Nightwing annual 2
Nightwing Annual #2 (2007) by Marc Andreyko (writer), Joe Bennett (penciller), Jack Jadson (inker), Phil Balsman (letterer), Jason Wright (colorist), Rachel Gluckstern (assoc. editor), Joan Hilty (editor), and Bennet and Jadson (cover)

You can probably guess that I like this annual. Batgirl and Robin are on the cover, and the whole story focuses on Bab’s and Dick’s relationship over the years. It starts off with Dick proposing during the Infinite Crisis. Nightwing gets hurt, and Barbara Gordon nurses him back to health. Along the way they reminisce about their adventures together, but the story focuses on their growing feelings for one another. In one scene, Robin confesses his love to a “sleeping” Batgirl. She admits to Dick later that she had waited too long to respond, and he ended up with Koriand’r. After she was shot by the Joker, Dick shows up at her place, they make love, and the Dick tells Barbara that he’s engaged to Kory. Needless to say, Babs isn’t pleased. Also, I know that Dick has had intense feelings for Babs, but to sleep with her when he’s engaged to Kory doesn’t strike me as true to his character–it comes across as a convenient excuse to tear these two apart for a long while. At this point in the story, Batman shows up asking Dick to accompany him and Tim Drake on a world-wide trip to regroup and reconnect (did DC ever publish a story detailing what the Bat family did on that year-long trip?). It’s then that Barbara gives Dick back the engagement ring, telling him to propose after he’s found himself again and when he can fully commit to them. He leaves her a letter and the ring, promising to return to her. The last panel shows Babs looking at the ring and saying that she’s going to hold Dick to that promise. Unfortunately, that never happened. My (dim) recollection is that TPTB at DC never allowed that relationship, and by extension, the marriage to go any further. More’s the pity.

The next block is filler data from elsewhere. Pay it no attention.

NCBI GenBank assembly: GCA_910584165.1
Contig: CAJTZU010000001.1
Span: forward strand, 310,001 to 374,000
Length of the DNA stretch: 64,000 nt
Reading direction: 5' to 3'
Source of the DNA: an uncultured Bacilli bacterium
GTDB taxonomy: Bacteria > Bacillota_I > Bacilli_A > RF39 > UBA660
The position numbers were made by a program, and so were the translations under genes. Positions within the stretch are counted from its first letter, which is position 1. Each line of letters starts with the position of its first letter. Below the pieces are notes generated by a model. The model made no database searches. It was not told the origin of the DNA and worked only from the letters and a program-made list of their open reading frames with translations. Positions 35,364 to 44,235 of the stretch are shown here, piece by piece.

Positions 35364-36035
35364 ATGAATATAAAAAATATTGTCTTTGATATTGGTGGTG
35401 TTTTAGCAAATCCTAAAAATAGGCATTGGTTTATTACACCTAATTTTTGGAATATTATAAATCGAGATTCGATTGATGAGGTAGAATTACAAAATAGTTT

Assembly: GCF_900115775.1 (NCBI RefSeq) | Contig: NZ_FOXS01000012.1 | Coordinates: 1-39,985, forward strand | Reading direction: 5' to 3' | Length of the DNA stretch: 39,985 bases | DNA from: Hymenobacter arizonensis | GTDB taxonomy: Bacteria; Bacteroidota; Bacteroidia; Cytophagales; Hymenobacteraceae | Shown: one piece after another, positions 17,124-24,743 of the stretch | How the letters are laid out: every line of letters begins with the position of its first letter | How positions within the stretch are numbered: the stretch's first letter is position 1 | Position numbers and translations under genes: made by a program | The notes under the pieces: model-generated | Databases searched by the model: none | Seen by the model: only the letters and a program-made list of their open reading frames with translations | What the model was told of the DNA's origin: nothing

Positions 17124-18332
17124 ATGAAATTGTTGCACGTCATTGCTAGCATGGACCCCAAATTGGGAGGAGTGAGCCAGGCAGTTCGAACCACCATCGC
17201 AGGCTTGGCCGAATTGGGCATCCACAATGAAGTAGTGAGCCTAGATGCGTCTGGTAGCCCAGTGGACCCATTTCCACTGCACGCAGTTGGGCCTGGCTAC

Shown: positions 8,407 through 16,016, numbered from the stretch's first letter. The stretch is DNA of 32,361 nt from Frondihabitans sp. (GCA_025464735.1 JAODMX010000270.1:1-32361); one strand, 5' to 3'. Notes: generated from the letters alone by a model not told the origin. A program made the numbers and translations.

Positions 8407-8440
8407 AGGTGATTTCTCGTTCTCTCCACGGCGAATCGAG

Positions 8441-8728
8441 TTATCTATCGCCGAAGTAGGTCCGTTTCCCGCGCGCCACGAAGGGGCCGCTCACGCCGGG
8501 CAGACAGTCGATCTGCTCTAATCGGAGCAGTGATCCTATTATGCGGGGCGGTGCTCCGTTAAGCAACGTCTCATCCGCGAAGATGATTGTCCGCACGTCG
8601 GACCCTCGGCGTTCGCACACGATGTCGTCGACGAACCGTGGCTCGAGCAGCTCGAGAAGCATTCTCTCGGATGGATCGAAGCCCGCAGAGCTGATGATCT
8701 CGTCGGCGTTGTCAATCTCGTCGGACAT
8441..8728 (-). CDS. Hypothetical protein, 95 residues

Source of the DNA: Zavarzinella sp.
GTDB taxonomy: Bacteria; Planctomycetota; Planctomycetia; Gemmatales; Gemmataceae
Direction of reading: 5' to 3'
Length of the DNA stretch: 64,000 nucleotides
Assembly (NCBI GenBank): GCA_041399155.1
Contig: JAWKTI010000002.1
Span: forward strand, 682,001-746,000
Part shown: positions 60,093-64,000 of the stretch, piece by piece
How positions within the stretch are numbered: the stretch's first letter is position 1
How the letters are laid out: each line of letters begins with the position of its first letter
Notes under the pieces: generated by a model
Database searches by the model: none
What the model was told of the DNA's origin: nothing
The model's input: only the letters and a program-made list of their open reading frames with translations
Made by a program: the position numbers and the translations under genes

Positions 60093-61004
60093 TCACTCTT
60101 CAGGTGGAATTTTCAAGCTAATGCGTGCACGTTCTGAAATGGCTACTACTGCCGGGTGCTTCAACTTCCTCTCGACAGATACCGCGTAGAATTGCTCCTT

The art on this book is above average. I think the way that they drew Robin was a little too goofy for my taste (and the whole scene of them being trapped in a safe and the resulting shtick of Robin hiding a boner with his cape–come on), plus Robin looked much older than he should have been in the timeline being shown. Barbara, however, is shown very nicely throughout, albeit seemingly one age as well. Perhaps I’m being too critical. After all, this timeline is only about three years from when the two are first shown together in the story and when Kory makes an appearance. I just wish most artists wouldn’t draw teenagers as adults all the time.

Podcast Episode 56: Heroes and Villains #21 (Dick Grayson)

This episode is a rebroadcast of the Heroes and Villains podcast where I joined host Bruce Leslie to talk about Dick Grayson, who is one of my very favorite characters in comics. You can find the Heroes and Villains podcast at http://heroesandvillains.libsyn.com/.

Please send your comments to longboxreview@gmail.com (or to Bruce: laundryroombruce@gmail.com), or leave voicemail at 208-953-1841. Please rate and review our shows on iTunes.

Thanks for listening!